Kate Rope, who is a health journalist, advisory board member of the Seleni Institute, and an author of the book called Strong as a Mother, stated, “A lot of women are afraid to reach out for help for postpartum anxiety or depression because they’re worried people will think they are a threat to their baby” (Rope 2019). Clearly, the stigma that revolves around postpartum depression silences mothers and leads to isolation. To further support this idea, Teresa Wong, who wrote the book, Dear Scarlett: The Story of My Postpartum Depression, declared, “I’ve actually had some older women approach me after seeing an article or a television spot, women who had their children decades ago and were too afraid to tell anyone they felt this way because they thought their babies would be taken away from them” (Wong 2019). Mental illness is highly stigmatized in society, and this causes mothers to feel shame, guilt, and anxiety when internally battling with postpartum depression. This is a problem because instead of women receiving help for their struggles, they zip up their mouths and suffer in silence because they are afraid of experiencing judgment from society.
What are common myths regarding postpartum depression?
A common myth is that women who have postpartum depression are terrible mothers. The truth is that this mental illness is caused by neurological chemical imbalances, so it is out of the mom’s control and does not make her a bad parent. Furthermore, a myth from postpartum depression stigmatization is that women with postpartum depression harm their babies. In reality, if a mother with postpartum depression experiences suicidal thoughts, she is actually more likely to hurt herself rather than her child.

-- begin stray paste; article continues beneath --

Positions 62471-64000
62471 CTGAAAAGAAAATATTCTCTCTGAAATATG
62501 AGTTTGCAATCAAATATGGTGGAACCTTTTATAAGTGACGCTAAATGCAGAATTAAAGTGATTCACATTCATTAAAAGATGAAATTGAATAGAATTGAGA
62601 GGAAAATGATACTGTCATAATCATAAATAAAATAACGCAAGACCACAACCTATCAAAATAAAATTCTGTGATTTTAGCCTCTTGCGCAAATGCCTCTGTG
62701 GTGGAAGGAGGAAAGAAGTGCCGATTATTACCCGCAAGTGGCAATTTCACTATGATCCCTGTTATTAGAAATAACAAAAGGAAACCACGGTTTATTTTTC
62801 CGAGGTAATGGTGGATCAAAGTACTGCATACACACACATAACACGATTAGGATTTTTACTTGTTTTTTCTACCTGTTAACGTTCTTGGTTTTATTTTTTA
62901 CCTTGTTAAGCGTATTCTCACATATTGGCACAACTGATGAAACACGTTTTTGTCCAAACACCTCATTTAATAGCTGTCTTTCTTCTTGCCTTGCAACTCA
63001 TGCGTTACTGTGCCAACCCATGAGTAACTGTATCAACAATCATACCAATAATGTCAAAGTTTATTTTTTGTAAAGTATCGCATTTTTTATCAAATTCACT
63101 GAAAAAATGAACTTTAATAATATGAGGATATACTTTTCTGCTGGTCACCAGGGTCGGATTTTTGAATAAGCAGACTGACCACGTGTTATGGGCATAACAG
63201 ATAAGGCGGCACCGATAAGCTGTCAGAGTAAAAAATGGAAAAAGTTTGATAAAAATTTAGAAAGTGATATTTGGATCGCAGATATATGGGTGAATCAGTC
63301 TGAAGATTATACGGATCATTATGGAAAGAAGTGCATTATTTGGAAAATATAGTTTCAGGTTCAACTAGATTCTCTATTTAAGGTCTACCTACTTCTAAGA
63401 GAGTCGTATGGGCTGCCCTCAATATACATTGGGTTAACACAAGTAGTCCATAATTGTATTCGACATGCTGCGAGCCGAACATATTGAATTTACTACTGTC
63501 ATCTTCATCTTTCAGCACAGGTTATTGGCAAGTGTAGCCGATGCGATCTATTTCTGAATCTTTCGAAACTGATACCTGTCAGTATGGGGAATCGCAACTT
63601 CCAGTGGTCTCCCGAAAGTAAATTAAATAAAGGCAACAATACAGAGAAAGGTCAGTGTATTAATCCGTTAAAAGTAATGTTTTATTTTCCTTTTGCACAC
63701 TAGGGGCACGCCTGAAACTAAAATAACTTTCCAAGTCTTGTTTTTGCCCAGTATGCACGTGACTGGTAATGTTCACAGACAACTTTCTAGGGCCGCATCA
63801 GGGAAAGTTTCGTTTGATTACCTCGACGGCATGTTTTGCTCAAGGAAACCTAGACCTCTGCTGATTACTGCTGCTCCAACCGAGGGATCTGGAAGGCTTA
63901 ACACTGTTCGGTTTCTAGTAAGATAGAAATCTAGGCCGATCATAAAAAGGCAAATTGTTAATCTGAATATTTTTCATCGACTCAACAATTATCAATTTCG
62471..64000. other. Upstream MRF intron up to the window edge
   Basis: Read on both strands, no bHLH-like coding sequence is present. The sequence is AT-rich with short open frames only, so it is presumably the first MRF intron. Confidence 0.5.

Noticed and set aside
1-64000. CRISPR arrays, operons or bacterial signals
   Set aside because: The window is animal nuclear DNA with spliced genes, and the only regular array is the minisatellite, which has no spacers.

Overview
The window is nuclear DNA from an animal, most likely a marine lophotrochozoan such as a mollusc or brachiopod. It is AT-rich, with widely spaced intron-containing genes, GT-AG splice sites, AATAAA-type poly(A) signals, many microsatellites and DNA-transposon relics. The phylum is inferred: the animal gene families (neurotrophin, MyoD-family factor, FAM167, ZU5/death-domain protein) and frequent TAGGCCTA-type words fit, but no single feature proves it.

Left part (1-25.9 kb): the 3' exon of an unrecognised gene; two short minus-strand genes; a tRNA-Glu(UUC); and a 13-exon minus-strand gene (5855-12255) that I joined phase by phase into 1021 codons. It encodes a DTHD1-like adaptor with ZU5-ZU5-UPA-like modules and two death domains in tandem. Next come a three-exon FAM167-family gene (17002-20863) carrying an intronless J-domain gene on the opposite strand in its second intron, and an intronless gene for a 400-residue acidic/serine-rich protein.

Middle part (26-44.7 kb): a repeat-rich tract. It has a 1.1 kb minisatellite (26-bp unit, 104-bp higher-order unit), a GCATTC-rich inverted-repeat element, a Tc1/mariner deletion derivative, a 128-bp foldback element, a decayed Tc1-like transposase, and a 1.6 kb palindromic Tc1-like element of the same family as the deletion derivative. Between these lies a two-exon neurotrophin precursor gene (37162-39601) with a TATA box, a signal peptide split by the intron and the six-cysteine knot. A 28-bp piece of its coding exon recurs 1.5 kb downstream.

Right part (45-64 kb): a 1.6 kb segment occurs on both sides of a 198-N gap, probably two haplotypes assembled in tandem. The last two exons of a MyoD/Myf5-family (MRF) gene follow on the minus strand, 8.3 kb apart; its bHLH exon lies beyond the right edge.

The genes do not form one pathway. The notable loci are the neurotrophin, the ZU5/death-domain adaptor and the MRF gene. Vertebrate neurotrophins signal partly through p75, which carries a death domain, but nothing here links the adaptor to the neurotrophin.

Another myth regarding postpartum depression is that the mental disorder starts right after birth. The truth is that it can start as early as pregnancy or as late as up to a year after childbirth. Additionally, a misconception is that postpartum depression is just the “baby blues.” As a matter of fact, mood swings are common after childbirth, but if negative emotions continue for weeks or months after the labor and delivery, it may be postpartum depression.
What resources are available for people with postpartum depression?
The following resources are available for postpartum depression sufferers:
SAMHSA’S National Helpline - 1-800-662-HELP (4357): a hotline for people suffering from mental and substance abuse disorders. This confidential service is available 24/7 for 365 days a year.
National Postpartum Support International (PSI) - helpline is (800) 944-4773.
National Parents Helpline - contact number is (855) 427-2736.
Support Group: Massachusetts Child Psychiatry Access Program (MCPAP) for Moms. Contact number is 855-Mom-MCPAP (855-666-6272).
Postpartum Progress: a non-profit organization that helps mothers with postpartum depression. This organization provides moms with a list of professionals who specialize in PPD, as well as support groups for all 50 states in America.
Postpartum depression is a large issue during motherhood. This health problem is not discussed enough in society due to major stigmatization, but as a future generation, we can normalize talking about mental health and start spreading awareness to help all the parents out there.
Written and Researched By KYLIE FITZPATRICK